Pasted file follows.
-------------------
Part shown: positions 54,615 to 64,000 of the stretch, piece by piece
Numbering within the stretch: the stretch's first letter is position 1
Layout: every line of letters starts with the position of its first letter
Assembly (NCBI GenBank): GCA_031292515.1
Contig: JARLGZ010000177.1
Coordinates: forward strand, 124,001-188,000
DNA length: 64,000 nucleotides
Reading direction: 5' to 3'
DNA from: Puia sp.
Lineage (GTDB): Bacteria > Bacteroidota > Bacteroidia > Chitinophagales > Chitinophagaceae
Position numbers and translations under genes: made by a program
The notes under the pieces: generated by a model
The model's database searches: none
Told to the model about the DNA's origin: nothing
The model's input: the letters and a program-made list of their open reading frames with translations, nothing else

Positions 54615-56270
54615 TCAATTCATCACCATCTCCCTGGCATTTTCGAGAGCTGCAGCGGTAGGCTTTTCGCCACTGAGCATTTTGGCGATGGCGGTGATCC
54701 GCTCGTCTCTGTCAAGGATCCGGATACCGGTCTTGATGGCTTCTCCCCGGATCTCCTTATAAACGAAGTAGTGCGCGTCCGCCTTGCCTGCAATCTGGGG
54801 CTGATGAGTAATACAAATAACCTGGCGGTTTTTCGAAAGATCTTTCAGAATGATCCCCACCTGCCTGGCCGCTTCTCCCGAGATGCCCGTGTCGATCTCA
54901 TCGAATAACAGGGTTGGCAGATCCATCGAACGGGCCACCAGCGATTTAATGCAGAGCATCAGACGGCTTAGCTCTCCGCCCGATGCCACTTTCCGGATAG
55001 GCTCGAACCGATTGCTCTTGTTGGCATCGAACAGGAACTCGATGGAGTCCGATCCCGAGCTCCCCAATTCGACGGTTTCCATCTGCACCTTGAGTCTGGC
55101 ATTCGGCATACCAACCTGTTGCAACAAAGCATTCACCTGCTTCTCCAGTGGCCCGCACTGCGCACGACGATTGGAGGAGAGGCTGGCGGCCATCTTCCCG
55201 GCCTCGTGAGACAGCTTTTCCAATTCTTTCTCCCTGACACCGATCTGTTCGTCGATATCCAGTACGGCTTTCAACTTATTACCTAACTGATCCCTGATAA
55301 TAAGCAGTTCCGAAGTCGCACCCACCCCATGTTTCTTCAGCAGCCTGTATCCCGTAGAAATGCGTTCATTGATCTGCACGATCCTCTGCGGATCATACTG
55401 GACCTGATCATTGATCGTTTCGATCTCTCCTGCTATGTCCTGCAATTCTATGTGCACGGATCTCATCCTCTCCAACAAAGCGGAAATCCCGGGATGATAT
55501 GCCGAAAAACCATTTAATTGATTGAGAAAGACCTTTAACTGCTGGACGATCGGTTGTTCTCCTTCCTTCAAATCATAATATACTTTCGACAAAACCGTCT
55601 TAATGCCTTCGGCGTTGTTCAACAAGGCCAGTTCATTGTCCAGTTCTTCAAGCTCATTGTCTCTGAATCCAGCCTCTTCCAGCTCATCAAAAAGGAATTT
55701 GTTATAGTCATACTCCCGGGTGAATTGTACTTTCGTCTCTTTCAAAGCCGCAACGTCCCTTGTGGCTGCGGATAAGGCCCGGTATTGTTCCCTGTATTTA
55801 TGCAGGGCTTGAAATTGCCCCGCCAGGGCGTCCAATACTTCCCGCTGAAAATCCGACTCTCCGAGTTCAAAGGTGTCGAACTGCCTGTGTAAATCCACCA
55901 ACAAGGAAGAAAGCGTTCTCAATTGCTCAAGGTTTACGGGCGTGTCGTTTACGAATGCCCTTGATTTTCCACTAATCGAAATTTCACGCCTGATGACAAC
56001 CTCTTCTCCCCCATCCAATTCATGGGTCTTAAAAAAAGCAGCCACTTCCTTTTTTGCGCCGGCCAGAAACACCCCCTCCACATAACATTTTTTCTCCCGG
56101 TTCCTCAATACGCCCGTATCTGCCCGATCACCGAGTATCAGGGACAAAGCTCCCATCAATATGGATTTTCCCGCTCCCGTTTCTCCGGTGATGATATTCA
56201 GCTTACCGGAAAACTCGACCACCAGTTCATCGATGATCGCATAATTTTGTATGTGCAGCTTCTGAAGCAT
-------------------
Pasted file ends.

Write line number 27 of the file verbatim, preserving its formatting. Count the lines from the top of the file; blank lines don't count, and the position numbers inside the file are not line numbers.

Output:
55601 TAATGCCTTCGGCGTTGTTCAACAAGGCCAGTTCATTGTCCAGTTCTTCAAGCTCATTGTCTCTGAATCCAGCCTCTTCCAGCTCATCAAAAAGGAATTT